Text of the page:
Achieving net zero is a global goal, and Tech Nation has provided direct recommendations to the tech sector to reach this benchmark.
The tech industry currently accounts for 4% of global emissions, but this figure is expected to rise. Decarbonisation therefore has to be a goal to tackle the climate crisis.
In 2021, 70% of companies committed to net zero emission by 2050.
Advice on reaching this goal, however, is often confusing and conflicting, especially for the tech sector – on average, 80-100% of tech company’s emissions are within the supply chain and outside their direct control.
Unclear guidance for removing carbon is also an issue – the IPCC has estimated that 10 billion tonnes per year of removals is required to reach net zero by 2050. Only 40 million tonnes were captured globally in 2021, staggeringly short of the necessary threshold.
COP26 set the aim to keep global warming below 1.5 degrees Celsius, but COP27 admitted that it was likely too late to stay below this temperature.
In the UK, only 11% of companies measure their carbon emissions, and 7% have a net zero strategy.
Small businesses struggle even more due to a combined lack of knowledge, skills, and funding to take on a net zero strategy.
Tech Nation highlighted the general misconception among CEOs that tech companies’ carbon emissions are not significant – 74% of tech CEOs said their carbon emissions were insignificant in order to defend their lack of a net zero strategy.
This could be changing, however, as research found that 26% of employees want to discuss their company’s climate change plan, and 75% of C-suite executives are pressured by board members and customers to implement sustainability initiatives.
Ambitious net zero goals are essentially impossible to achieve without carbon removal. Producing no carbon emissions will likely take decades to achieve, so carbon removal is therefore essential to achieve net zero emissions to make up for the carbon still going out into the atmosphere.
Achieving this would require companies to account for their carbon emissions, but only 35% of UK-based companies with net zero targets have collected this baseline data which would be essential in offsetting their carbon footprint.
According to Tech Nation, most carbon emissions from tech companies fall into ‘scope 3’ are indirect emissions from purchased goods and services rather than directly from owned assets or company cars.
While these emissions are ‘indirect,’ tackling them may be less complex.
Making climate-driven decisions on services like food, offices, and travel can make all the difference.
Call to Action
1. Make and Commit to a Plan
Tech Nation calls for companies to formulate an action plan to reach net zero.
To do this, companies should: measure their emissions to understand their baseline, set science-based targets, as well as interim short term targets to keep on track.
2. Sustainable Offices
Although hybrid working is still popular, using a low emission office space is vital to net zero strategies for companies.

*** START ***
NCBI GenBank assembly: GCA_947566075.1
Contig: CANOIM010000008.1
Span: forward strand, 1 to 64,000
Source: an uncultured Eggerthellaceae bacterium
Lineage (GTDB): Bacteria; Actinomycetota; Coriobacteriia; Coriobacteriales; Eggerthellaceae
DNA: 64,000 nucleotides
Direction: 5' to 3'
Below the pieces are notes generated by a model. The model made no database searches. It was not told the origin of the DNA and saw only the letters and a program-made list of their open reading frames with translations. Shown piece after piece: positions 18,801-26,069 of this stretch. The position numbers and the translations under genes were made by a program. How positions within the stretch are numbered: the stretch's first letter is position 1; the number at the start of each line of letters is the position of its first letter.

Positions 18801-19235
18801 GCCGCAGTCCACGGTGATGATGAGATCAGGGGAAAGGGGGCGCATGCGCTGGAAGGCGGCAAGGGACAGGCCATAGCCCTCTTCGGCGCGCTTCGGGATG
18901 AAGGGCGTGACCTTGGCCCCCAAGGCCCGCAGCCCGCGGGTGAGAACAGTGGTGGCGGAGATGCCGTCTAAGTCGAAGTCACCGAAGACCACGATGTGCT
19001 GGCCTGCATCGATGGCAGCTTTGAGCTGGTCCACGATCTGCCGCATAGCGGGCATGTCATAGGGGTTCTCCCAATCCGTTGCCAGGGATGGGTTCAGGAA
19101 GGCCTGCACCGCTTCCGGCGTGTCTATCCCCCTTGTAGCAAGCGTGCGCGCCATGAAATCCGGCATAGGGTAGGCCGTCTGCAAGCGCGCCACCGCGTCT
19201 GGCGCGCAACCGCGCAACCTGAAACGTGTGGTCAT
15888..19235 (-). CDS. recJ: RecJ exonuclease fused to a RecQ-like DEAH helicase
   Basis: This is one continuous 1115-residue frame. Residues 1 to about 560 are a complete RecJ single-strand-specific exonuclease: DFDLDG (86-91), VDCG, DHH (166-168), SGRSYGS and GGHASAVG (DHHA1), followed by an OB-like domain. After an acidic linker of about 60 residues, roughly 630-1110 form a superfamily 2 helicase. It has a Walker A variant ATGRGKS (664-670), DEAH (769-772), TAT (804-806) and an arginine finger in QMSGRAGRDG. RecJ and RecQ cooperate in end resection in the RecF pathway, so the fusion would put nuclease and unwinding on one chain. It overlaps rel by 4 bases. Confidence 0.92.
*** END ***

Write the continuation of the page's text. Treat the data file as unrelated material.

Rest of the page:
Sustainable offices should use all renewable energy, maintain their AC/heating systems, be as energy efficient as possible and continuously measure their emissions.
Other requirements include having a comprehensive waste management system, and using sustainable construction materials.
3. Green Pensions
On average, pensions finance 23 tons of CO2 emissions every year. To fight climate change, companies should ensure their pension funds target net zero emissions across their portfolio, invest in climate solutions, and – importantly – divest from companies that are not reducing their emissions.
Companies can speak directly to their pension provider and change their default fund to be covered by a net zero target.
4. Switch to Plant Based Food
Meat consumption contributes to some of the worst environmental practices and carbon emissions – switching to more plant-based food sources would dramatically reduce carbon emissions.
This could be a small step in some offices, like switching to plant based milks, and or could be a larger transition to offering exclusively vegan food at cafeterias and catered events.
5. Business Travel
Tech Nation recommends a ‘train-first’ policy for companies to tackle their carbon emissions when they travel.
Promoting virtual meetings, optimizing unavoidable travel, and only sending ‘essential’ team members on longer flights are some of the specific actions companies can take.
6. Engaging Suppliers
80-100% of tech companies’ emissions come from their suppliers. In order to achieve net zero, companies will have to collaborate with their suppliers in order to set sustainability standards.
7. Digital Emissions
Digital emissions account for over 4% of global emissions, more than the global aviation industry.
Decluttering digital spaces can make a major impact on carbon emissions – actions companies can take include cleaning out unused cloud storage devices and websites, and selecting a cloud storage provider that is committed to renewable energy.
8. Hardware emissions
Companies can aim to reduce their hardware carbon emissions by extending the use-life of their devices and buying refurbished models.
9. Carbon Removals
Investment in carbon removals is essential – 10 billion tonnes of CO2 needs to be removed from the atmosphere if the world is to reach net zero by 2050.
A rounded approach to carbon removals is required as no one method will achieve this mass removal requirement. Companies can invest in both natural and technological solutions to remove carbon from the atmosphere.
Investing in high-quality, long-term carbon removals, rather than avoidance offsets, is therefore essential.
Using trusted sustainability services and increasing the amount of removals invested in is also recommended to reach net zero.
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